Bitter Ingle Fights on for Safety Checks ; BOXING
Alan Hubbard Boxing Correspondent, The Independent on Sunday (London, England)
Paul Ingle was never a gloved galactico. A shaven-headed pigeon fancier from Scarborough, he was perhaps typical of the less glamorous side of the rough trade. A fighting hard-man brought up on a tough council estate who looked the part of a journeyman, he was good enough to acquire one of the baubles that now pass for world titles in boxing.
It is almost six-and-a-half years since the then 28-year-old "Yorkshire Hunter" stepped into the ring at the Sheffield Arena to defend his International Boxing Federation version of the featherweight crown against the South African Mbule Botile, a fateful fight that was to change his life and also the course of British boxing. Clearly drained and dehydrated by making the 9st weight limit, Ingle was knocked down in the 11th round and again in the 12th, this time lying unconscious on his side for several anxious minutes before being rushed to Hallamshire Hospital. There, two hours later, a blood clot was removed from his brain.
Ingle survived. He did not die as a result of ring injuries, like other British boxers such as Johnny Owen, Steve Watt, Bradley Stone and James Murray; nor did he suffer paralysing brain damage like Michael Watson, or remain confined to a wheelchair like Gerald McClellan.
He overcame a speech impediment and learned to walk again, albeit with difficulty, as his balance and movement have been affected. But the most hurtful wound he has suffered, he says, is that the phone doesn't ring. Ingle is the man boxing forgot. "Someone once said to me, 'Paul, when you finish, you'll be forgotten'," he said in a BBC interview. He added bitterly: "I never believed them but I do now. Everyone's just shut the book and forgotten about me, yet I like to think I was a really good fighter."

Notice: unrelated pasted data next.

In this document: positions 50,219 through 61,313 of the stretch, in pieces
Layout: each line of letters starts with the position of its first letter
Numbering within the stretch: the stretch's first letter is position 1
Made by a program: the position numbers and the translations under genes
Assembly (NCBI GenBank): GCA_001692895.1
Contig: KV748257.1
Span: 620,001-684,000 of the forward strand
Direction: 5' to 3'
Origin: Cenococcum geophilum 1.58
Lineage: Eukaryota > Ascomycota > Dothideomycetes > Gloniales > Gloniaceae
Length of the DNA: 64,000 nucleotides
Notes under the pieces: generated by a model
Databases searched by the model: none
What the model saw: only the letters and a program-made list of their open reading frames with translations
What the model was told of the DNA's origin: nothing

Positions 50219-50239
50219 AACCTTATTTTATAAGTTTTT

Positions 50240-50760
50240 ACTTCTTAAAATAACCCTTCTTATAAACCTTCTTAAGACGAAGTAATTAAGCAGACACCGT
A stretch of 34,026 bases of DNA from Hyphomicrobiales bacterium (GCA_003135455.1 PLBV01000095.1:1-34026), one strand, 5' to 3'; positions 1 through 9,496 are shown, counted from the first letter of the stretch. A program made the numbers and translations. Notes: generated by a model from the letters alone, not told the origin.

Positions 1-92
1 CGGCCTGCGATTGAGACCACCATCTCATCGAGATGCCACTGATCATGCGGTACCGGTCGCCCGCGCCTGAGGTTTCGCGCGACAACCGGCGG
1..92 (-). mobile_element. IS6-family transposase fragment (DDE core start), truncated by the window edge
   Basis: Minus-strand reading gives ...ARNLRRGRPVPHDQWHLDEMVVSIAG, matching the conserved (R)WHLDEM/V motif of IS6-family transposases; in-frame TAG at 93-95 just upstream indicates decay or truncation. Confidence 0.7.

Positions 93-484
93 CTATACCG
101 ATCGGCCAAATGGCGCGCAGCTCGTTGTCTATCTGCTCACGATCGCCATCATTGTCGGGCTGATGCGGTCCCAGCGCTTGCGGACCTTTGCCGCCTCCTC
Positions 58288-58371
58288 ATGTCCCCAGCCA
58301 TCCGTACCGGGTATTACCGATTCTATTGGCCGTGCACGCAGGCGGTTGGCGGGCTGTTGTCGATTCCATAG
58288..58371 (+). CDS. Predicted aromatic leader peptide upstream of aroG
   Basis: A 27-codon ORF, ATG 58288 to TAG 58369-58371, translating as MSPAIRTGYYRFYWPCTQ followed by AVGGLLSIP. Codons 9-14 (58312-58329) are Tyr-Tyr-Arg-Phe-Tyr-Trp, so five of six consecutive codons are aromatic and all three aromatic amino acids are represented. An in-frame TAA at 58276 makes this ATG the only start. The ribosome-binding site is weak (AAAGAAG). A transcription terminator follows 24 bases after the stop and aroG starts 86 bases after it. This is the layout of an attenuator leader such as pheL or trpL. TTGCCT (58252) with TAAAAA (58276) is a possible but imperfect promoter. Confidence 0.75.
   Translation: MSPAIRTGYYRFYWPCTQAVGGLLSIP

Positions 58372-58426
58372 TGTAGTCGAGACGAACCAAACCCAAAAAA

Indeed he was. Twice an ABA champion at flyweight, his one other defeat in a 25-fight professional career was against Naseem Hamed, an 11th-round stoppage after he had put the Prince on the floor when challenging for the World Boxing Organisation featherweight title in April 1999. Two years earlier, he had beaten Colin McMillan to win the British featherweight title and became the IBF champion with a unanimous decision over Manuel Medina in Hull, which he successfully defended against Junior Jones at Madison Square Garden in April 2000, his last contest before facing Botile. …